Riots in England:

David Cameron: The fightback is under way

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Prime Minister David Cameron declared a fightback against looters and rioters today as a community mourned the deaths of three men killed while trying to protect its shops and businesses.





Police forces across the country called in reinforcements tonight in an attempt to stop another night of the riots that have now claimed four lives.



As looting and mob violence spread from London to the North West and the Midlands three men - named as Haroon Jahan, 21, and brothers Shazad Ali, 30, and Abdul Musavir, 31 - were killed when a car was driven at them as they protected shops in Winson Green, Birmingham, at 1am, their families said.



Mr Cameron described the deaths as "truly dreadful". When asked what he would say to their families he said: "They have my deepest condolences. I think everyone in the country is going to be thinking about them and their families and what happened."



West Midlands Police have arrested a 32-year-old man on suspicion of murder.



The apparent hit-and-run killing follows the death of a 26-year-old man who was shot in a car during riots in Croydon, south London, on Monday night.



Politicians and police sought to return calm to the cities affected by the disorder by flooding the streets with officers.



Home Secretary Theresa May today ordered every police chief in the UK to cancel all staff leave to deal with the crisis.



Six forces - the Metropolitan Police, West Midlands, Nottinghamshire, Avon and Somerset, Greater Manchester and Gloucestershire - have drafted in extra officers from other constabularies amid fears of a fifth night of violence.



Speaking in Downing Street after chairing a meeting of the Government's Cobra emergency committee, Mr Cameron said: "We needed a fightback, and a fightback is under way.



"We have seen the worst of Britain, but I also believe we have seen some of the best of Britain - the million people who have signed up on Facebook to support the police, coming together in the clean-up operations."



He said officers would be given the resources and legal backing to use the tactics they felt were necessary to deal with the riots.



"Police are already authorised to use baton rounds and we agreed at Cobra that, while they are not currently needed, we now have in place contingency plans for water cannons to be available at 24 hours' notice," he said.



In a major break with the Government, the Tory London Mayor Boris Johnson today demanded a rethink of plans to slash police budgets by 20%.



The mayor, who is seeking re-election to City Hall next year, told the BBC: "That case was always pretty frail and it has been substantially weakened. This is not a time to think about making substantial cuts in police numbers."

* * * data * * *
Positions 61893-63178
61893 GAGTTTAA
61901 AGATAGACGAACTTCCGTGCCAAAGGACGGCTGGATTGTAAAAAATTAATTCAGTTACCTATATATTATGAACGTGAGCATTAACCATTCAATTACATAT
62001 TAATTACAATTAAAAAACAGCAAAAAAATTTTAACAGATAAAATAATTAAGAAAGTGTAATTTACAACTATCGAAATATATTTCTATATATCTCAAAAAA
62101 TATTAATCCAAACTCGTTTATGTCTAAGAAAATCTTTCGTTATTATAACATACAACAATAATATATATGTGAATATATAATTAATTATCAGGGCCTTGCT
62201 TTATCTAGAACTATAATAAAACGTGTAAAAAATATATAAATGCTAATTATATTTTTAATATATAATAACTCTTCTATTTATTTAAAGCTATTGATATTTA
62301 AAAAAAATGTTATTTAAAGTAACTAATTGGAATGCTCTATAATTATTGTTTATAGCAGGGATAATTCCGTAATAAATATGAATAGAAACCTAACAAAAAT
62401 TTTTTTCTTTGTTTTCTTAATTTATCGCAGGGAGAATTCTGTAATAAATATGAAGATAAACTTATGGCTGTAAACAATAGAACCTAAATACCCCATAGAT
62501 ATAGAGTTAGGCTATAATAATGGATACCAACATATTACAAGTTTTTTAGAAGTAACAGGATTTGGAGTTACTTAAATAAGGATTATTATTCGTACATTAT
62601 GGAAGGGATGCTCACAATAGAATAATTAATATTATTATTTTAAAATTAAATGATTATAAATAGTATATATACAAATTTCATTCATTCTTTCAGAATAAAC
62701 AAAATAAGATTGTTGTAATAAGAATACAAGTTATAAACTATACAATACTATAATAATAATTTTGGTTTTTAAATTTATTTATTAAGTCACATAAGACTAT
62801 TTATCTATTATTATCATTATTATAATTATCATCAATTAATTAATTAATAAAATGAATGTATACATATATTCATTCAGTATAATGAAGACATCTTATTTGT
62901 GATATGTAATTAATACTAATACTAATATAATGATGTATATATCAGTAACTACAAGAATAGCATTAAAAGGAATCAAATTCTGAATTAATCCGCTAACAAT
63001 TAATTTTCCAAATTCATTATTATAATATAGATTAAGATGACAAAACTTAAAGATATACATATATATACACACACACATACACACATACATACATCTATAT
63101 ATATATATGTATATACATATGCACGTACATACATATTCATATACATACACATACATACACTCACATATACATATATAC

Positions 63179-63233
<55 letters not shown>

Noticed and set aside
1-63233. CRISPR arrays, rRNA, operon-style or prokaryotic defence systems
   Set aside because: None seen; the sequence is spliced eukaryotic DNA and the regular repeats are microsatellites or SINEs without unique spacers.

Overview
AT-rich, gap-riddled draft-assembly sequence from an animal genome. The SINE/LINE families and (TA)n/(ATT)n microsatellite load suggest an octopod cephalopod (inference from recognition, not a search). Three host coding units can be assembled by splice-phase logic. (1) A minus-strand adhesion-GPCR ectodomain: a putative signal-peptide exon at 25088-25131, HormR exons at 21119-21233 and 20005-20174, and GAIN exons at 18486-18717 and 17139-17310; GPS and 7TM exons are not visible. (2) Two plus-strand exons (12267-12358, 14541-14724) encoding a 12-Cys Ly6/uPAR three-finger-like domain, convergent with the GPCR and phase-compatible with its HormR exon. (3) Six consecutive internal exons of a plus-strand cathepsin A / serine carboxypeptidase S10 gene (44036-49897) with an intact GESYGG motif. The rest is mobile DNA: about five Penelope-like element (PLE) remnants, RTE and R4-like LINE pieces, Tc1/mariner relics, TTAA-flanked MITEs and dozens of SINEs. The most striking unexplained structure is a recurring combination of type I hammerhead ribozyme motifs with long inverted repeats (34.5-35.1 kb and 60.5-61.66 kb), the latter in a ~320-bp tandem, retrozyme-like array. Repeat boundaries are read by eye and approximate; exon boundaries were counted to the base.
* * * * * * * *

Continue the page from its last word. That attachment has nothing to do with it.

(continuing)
But Mr Cameron brushed off Mr Johnson's concerns, insisting forces had all the resources they required.



Thousands of extra police officers in London helped quell trouble on the capital's streets last night, but ugly scenes of violence spread to other cities.



Elsewhere, hundreds of marauding thugs played cat and mouse with police in Manchester last night, smashing shops, looting goods and setting fire to one premises.



This afternoon police arrested an 18-year-old man on suspicion of arson over the blaze in the city's Miss Selfridge store.



And two of those arrested have already been jailed in what Greater Manchester Police said was "swift justice".



"Two men sentenced to 10 weeks and 16 weeks. First of many," the force warned.



Trouble also broke out in Nottingham, Leicester, Wolverhampton, Gloucester, Bristol and Toxteth in Liverpool.



Despite the spreading violence, senior police officers played down the prospect of using water cannons against rioters.



Sir Hugh Orde, president of the Association of Chief Police Officers, oversaw the use of the weapon when he was head of the Police Service of Northern Ireland.



He said: "They were vital in Northern Ireland. At the moment I don't see a need in the rest of the United Kingdom."



Meanwhile, magistrates' courts sat through the night to deal with the huge numbers of people charged over the disturbances.



The youngest alleged rioter to appear at Highbury Corner Youth Court in north London today was an 11-year-old boy from Romford, Essex, who pleaded guilty to stealing a £50 waste bin from the town's Debenhams store during the disorder on Monday night.



Also in the dock today was a learning mentor at Stockwell primary school in south London, who admitted taking part in looting.



Alexis Bailey, 31, from Battersea, south London, who was arrested in a Richer Sounds electrical goods store in Croydon, south London, pleaded guilty to burglary with intent to steal and was committed to Wood Green Crown Court for sentencing.



Lambeth Council, his employer, said in a statement: "In the event that any of our staff are convicted of criminal acts, we have robust internal processes in place to ensure that we deal with them in accordance with employment law."

PA

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